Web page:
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A life course of adiposity and dementia.

Abstract

Adiposity, commonly measured as body mass index (BMI), may influence or be influenced by brain structures and functions involved in dementia processes. Adipose tissue changes in degree and intensity over the lifespan, and has been shown to influence brain development in relationship to early and late measures of cognitive function, intelligence, and disorders of cognition such as dementia. A lower BMI is associated with prevalent dementia, potentially due to underlying brain pathologies and correspondingly greater rates of BMI or weight decline observed during the years immediately preceding clinical dementia onset. However, high BMI during mid-life or at least approximately 5-10 years preceding clinical dementia onset may increase risk. The interplay of adiposity and the brain occurring over the course of the lifespan will be discussed in relationship to developmental origins, mid-life sequelae, disruptions in brain structure and function, and late-life changes in cognition and dementia. Characterizing the life course of adiposity among those who do and do not become demented enhances understanding of biological underpinnings relevant for understanding the etiologies of both dementia and obesity and their co-existence.

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  • Publisher Full Text
  • Authors+Show Affiliations

    Institute of Neuroscience and Physiology, Section for Psychiatry and Neurochemistry, Sahlgrenska Academy at Göteborg University, Sweden. deb.gustafson@neuro.gu.se

    Source

    European journal of pharmacology 585:1 2008 May 06 pg 163-75

    MeSH

    Adipose Tissue
    Adiposity
    Adult
    Age Factors
    Aged
    Body Mass Index
    Dementia
    Humans
    Middle Aged
    Obesity
    Risk Factors

    Pub Type(s)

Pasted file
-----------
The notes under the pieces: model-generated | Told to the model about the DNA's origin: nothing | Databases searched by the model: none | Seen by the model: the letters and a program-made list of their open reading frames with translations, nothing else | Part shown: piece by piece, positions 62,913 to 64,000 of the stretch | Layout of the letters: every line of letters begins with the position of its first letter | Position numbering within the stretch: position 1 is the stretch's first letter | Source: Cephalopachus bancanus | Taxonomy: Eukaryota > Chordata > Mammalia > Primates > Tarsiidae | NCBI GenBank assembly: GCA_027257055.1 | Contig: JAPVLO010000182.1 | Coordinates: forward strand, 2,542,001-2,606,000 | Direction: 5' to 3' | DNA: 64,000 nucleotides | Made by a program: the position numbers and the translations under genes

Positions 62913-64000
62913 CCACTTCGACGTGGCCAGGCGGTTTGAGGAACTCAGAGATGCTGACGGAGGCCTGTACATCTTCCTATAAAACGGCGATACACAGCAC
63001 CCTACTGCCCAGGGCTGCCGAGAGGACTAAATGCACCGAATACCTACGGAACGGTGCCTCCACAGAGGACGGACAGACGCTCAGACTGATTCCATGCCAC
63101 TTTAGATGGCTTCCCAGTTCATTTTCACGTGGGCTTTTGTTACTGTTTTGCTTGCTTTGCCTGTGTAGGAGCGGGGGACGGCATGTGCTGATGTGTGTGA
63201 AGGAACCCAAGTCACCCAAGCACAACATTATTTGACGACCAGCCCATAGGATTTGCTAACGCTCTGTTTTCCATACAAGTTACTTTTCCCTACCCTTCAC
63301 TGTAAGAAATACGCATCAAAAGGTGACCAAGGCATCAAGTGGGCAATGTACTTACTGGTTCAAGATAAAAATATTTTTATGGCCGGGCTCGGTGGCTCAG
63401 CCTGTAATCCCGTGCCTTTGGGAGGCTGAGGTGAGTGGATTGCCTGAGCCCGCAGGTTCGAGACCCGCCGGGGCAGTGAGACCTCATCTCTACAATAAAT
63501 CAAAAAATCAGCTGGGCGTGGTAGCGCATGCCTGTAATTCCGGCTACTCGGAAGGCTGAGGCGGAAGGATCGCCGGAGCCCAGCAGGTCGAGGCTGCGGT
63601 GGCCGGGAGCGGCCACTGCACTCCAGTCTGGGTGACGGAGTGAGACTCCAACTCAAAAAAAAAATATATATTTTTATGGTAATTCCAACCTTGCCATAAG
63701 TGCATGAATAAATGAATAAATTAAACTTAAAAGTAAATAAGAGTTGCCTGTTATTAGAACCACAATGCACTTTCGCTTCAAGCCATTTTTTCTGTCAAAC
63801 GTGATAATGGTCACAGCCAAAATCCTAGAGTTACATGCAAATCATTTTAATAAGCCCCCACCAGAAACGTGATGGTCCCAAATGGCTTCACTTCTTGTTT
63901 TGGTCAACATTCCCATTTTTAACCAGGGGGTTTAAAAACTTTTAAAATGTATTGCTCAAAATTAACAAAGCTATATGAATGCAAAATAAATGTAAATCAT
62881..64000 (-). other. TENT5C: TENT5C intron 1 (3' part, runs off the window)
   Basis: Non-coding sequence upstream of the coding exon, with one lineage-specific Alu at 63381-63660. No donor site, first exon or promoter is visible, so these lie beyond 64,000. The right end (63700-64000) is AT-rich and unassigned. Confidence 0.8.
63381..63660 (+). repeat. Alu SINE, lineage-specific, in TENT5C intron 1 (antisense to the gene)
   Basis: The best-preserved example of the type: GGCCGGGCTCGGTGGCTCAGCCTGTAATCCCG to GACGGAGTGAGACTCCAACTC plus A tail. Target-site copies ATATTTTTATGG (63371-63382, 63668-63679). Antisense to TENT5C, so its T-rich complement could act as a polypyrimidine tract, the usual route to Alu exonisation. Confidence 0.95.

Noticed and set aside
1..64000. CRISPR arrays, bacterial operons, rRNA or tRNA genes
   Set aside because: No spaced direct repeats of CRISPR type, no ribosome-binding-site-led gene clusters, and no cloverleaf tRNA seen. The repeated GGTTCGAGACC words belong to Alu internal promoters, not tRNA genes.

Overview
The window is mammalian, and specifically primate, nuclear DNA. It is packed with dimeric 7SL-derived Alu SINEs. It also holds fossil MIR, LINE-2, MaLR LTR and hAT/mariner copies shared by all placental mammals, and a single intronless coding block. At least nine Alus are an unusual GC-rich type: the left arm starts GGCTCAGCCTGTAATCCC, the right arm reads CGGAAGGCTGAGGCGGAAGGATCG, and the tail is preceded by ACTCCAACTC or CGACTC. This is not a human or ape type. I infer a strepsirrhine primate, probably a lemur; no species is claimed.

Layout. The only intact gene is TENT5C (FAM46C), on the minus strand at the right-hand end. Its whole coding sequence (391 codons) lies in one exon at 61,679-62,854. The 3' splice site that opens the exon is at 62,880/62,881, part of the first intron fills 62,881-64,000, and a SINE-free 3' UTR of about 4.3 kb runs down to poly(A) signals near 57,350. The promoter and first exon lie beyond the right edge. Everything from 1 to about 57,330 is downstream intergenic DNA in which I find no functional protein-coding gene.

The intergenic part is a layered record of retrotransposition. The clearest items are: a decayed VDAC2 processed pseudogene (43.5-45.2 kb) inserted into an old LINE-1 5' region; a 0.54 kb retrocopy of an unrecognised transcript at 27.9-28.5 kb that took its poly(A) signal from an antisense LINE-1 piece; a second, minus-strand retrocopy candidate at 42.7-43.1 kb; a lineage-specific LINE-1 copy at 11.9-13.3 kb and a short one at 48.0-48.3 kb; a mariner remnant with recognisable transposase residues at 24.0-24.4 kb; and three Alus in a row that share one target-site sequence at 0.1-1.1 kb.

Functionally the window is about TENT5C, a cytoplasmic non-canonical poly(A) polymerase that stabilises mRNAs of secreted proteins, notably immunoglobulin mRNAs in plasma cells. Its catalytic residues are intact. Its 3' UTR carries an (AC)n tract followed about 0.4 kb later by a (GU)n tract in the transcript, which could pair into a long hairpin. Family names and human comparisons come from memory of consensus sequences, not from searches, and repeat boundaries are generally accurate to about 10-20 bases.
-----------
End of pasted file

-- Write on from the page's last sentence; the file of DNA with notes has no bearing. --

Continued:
Journal Article
    Research Support, N.I.H., Extramural
    Research Support, Non-U.S. Gov't
    Review

    Language

    eng

    PubMed ID

    18423446

    Citation

    Gustafson, Deborah. "A Life Course of Adiposity and Dementia." European Journal of Pharmacology, vol. 585, no. 1, 2008, pp. 163-75.
    Gustafson D. A life course of adiposity and dementia. Eur J Pharmacol. 2008;585(1):163-75.
    Gustafson, D. (2008). A life course of adiposity and dementia. European Journal of Pharmacology, 585(1), pp. 163-75. doi:10.1016/j.ejphar.2008.01.052.
    Gustafson D. A Life Course of Adiposity and Dementia. Eur J Pharmacol. 2008 May 6;585(1):163-75. PubMed PMID: 18423446.
    * Article titles in AMA citation format should be in sentence-case
    TY - JOUR T1 - A life course of adiposity and dementia. A1 - Gustafson,Deborah, Y1 - 2008/03/04/ PY - 2007/10/23/received PY - 2007/12/11/revised PY - 2008/01/21/accepted PY - 2008/4/22/pubmed PY - 2008/11/1/medline PY - 2008/4/22/entrez SP - 163 EP - 75 JF - European journal of pharmacology JO - Eur. J. Pharmacol. VL - 585 IS - 1 N2 - Adiposity, commonly measured as body mass index (BMI), may influence or be influenced by brain structures and functions involved in dementia processes. Adipose tissue changes in degree and intensity over the lifespan, and has been shown to influence brain development in relationship to early and late measures of cognitive function, intelligence, and disorders of cognition such as dementia. A lower BMI is associated with prevalent dementia, potentially due to underlying brain pathologies and correspondingly greater rates of BMI or weight decline observed during the years immediately preceding clinical dementia onset. However, high BMI during mid-life or at least approximately 5-10 years preceding clinical dementia onset may increase risk. The interplay of adiposity and the brain occurring over the course of the lifespan will be discussed in relationship to developmental origins, mid-life sequelae, disruptions in brain structure and function, and late-life changes in cognition and dementia. Characterizing the life course of adiposity among those who do and do not become demented enhances understanding of biological underpinnings relevant for understanding the etiologies of both dementia and obesity and their co-existence. SN - 0014-2999 UR - https://www.unboundmedicine.com/medline/citation/18423446/A_life_course_of_adiposity_and_dementia_ L2 - https://linkinghub.elsevier.com/retrieve/pii/S0014-2999(08)00232-X DB - PRIME DP - Unbound Medicine ER -